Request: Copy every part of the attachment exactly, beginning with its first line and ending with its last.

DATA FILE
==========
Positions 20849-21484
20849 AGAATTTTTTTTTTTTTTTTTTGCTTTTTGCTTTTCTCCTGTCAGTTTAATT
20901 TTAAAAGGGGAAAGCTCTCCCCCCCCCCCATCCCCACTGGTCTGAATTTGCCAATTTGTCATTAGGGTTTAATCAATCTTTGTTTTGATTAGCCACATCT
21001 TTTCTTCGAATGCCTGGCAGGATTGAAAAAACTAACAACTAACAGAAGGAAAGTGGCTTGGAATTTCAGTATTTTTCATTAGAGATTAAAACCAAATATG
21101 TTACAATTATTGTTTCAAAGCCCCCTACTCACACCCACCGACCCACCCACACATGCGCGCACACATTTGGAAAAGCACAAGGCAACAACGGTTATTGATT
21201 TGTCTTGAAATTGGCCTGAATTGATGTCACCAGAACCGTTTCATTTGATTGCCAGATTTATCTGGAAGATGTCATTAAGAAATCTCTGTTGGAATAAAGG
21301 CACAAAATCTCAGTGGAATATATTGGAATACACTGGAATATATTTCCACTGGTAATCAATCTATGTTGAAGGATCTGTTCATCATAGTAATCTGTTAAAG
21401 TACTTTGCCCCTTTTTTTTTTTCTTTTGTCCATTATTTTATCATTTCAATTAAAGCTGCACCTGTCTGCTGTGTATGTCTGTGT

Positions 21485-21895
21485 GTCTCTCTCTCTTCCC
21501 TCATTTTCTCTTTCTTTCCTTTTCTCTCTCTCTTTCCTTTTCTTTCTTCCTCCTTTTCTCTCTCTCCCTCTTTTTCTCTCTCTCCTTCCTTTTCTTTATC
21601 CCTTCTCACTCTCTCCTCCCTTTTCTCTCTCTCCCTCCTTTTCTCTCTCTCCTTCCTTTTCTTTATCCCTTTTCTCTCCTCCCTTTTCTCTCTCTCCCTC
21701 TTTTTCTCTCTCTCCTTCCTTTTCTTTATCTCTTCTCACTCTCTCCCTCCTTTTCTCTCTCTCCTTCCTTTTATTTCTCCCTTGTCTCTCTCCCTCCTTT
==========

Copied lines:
Positions 20849-21484
20849 AGAATTTTTTTTTTTTTTTTTTGCTTTTTGCTTTTCTCCTGTCAGTTTAATT
20901 TTAAAAGGGGAAAGCTCTCCCCCCCCCCCATCCCCACTGGTCTGAATTTGCCAATTTGTCATTAGGGTTTAATCAATCTTTGTTTTGATTAGCCACATCT
21001 TTTCTTCGAATGCCTGGCAGGATTGAAAAAACTAACAACTAACAGAAGGAAAGTGGCTTGGAATTTCAGTATTTTTCATTAGAGATTAAAACCAAATATG
21101 TTACAATTATTGTTTCAAAGCCCCCTACTCACACCCACCGACCCACCCACACATGCGCGCACACATTTGGAAAAGCACAAGGCAACAACGGTTATTGATT
21201 TGTCTTGAAATTGGCCTGAATTGATGTCACCAGAACCGTTTCATTTGATTGCCAGATTTATCTGGAAGATGTCATTAAGAAATCTCTGTTGGAATAAAGG
21301 CACAAAATCTCAGTGGAATATATTGGAATACACTGGAATATATTTCCACTGGTAATCAATCTATGTTGAAGGATCTGTTCATCATAGTAATCTGTTAAAG
21401 TACTTTGCCCCTTTTTTTTTTTCTTTTGTCCATTATTTTATCATTTCAATTAAAGCTGCACCTGTCTGCTGTGTATGTCTGTGT

Positions 21485-21895
21485 GTCTCTCTCTCTTCCC
21501 TCATTTTCTCTTTCTTTCCTTTTCTCTCTCTCTTTCCTTTTCTTTCTTCCTCCTTTTCTCTCTCTCCCTCTTTTTCTCTCTCTCCTTCCTTTTCTTTATC
21601 CCTTCTCACTCTCTCCTCCCTTTTCTCTCTCTCCCTCCTTTTCTCTCTCTCCTTCCTTTTCTTTATCCCTTTTCTCTCCTCCCTTTTCTCTCTCTCCCTC
21701 TTTTTCTCTCTCTCCTTCCTTTTCTTTATCTCTTCTCACTCTCTCCCTCCTTTTCTCTCTCTCCTTCCTTTTATTTCTCCCTTGTCTCTCTCCCTCCTTT